Yoga is for everyone!
I like to say this quote: "Things fall apart that the center does not hold." That, in a nutshell, is the essence of my approach to core strength and awareness. Now, it is all and good to focus on the obvious - the transverse abdominis, but here I would like to share some of the things that I have been exploring relating to the side body and the obliques.
Side body is often neglected as we focus our attention to opening and strengthening the front and the back body. However, the side body plays a very important role in connecting the front body with the back, and our obliques need to be not only strong and flexible, but well integrated into the entire core of the body.
Twists offer great opportunities for investigation, and today we will look at the Half Moon (Ardha Chandrasana). Not only is this pose a twist, it also challenges your balance, which is strengthened by working from the core.
Since the pose is asymmetrical and presents certain challenges for the SI joint, warm up properly with plenty of symmetrical poses and strengthen deep structures in your pelvis. In a previous blog on Basic Rules of Sequencing I gave a lengthy list of warm-up and compensation movements. Any and all would do, but make sure you include:
Vimanasana is a great strengthener for the SI. Inhale and lift the legs separating them; exhale, zip up your belly, bring the legs together and lower them. Also, since Half Moon is a twist, don't forget to prep with some easy twists such as the ones below.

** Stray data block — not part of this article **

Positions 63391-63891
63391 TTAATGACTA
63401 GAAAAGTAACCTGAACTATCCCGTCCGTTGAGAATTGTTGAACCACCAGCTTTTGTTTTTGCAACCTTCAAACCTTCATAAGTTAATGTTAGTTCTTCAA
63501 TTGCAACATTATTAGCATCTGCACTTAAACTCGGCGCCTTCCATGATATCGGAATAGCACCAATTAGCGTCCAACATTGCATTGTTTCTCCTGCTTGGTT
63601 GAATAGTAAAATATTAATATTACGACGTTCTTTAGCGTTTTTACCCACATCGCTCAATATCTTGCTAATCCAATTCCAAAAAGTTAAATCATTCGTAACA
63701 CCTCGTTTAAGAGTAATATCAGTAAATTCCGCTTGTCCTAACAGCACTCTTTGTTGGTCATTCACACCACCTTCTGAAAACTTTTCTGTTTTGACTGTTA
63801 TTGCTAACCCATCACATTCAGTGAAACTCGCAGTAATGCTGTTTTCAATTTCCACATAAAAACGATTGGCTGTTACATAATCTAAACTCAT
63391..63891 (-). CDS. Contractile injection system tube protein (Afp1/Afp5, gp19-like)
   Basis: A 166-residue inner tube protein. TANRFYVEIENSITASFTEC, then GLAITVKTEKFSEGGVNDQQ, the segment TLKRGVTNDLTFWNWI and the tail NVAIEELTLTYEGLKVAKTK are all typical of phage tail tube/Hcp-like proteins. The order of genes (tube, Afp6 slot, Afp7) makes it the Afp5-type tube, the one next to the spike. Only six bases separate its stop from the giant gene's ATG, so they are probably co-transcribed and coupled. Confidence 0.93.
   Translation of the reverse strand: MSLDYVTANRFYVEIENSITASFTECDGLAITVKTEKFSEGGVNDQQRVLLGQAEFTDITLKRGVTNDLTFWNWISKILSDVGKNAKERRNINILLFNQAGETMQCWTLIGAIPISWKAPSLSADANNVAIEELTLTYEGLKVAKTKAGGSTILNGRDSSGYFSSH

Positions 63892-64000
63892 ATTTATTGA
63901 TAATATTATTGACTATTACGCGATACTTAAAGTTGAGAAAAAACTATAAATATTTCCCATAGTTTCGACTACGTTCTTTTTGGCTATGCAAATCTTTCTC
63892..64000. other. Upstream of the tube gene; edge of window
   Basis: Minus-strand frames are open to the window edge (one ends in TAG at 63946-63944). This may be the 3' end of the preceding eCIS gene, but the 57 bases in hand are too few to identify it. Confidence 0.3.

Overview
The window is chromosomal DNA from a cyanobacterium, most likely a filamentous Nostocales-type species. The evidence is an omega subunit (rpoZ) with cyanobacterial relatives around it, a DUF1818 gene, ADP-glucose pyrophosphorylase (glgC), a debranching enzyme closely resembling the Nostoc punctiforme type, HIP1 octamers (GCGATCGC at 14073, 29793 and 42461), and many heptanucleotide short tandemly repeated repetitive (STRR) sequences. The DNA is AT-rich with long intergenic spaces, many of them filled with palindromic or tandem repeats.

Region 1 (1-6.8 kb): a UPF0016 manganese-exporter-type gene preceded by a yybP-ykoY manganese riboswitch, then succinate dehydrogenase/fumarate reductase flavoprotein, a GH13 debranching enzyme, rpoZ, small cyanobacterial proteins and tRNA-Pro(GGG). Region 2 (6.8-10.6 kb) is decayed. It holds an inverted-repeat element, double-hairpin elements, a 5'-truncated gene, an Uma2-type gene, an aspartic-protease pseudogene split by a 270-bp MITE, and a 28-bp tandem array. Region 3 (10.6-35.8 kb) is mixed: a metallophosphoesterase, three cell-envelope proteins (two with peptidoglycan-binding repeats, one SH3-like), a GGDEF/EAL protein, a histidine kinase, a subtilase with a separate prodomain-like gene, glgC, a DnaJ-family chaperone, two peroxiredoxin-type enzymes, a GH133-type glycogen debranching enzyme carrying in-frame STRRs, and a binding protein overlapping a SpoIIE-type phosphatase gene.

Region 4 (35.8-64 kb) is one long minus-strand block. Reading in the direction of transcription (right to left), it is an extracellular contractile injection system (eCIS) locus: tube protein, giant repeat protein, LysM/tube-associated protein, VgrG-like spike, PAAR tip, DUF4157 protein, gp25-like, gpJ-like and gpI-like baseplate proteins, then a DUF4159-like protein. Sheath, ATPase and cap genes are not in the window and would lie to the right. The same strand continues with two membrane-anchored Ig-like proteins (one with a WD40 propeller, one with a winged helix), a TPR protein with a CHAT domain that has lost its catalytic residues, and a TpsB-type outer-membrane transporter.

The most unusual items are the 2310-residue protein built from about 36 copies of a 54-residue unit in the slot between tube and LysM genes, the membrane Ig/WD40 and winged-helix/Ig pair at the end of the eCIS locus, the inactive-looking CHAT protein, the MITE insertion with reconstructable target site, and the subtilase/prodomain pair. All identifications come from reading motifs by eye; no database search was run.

Windshield Wipers for flexibility: Inhale with knees bent feet apart on the floor. Exhale and with progressive zip-up of the belly twist the lower body in one direction, head in the opposite. Inhale back to center. Maintain neutral low back throughout.
Jathara Parivartanasana is great for strengthening the obliques. Keeping the movement mid-range would help you stay in control and keep the shoulders pinned to the floor, thus isolating the movement of the pelvic girdle. Inhale into the twist, exhale with come to center with the "zip up".
To become more aware of this relationship between the shoulder girdle and the pelvic girdle, which the obliques govern, try movements below. First, some terminology that I use to describe the two hip positions - open and closed.
Closed position means that when you are on all fours in neutral pelvis, your hip points are facing the floor and are equal distance from the floor. If you lift and straighten one leg behind you, try and maintain the hip point of the lifted leg exactly as it was - do not allow it to flare out to the side or to sink down lower.
Open hip position means that you begin to rotate the hip out, so that the hip point of the lifted leg now flares out. Here it is important to stay balanced and to counteract the opening with an outer rotation of the supporting hip. That is usually when students have trouble and lose their balance in Ardha Chandrasana.
To create awareness in the way obliques are engaged here, open and close the hip a few times on each side while paying close attention to sensations in your side body. If you feel tightness in the hips and sensations in the hips overshadow the more subtle ones in the obliques, you can spend a few minutes on hip openers before starting this practice.
Keep an eye on your supporting thigh - it should always remain vertical to the floor. You need to open your hip out only as much as you are able to keep your supporting thigh straight.
In Ardha Chandrasana, this movement is what gets you into the pose. Start in a high lunge and step your back foot forward until you feel the weight of the body on the front, supporting leg.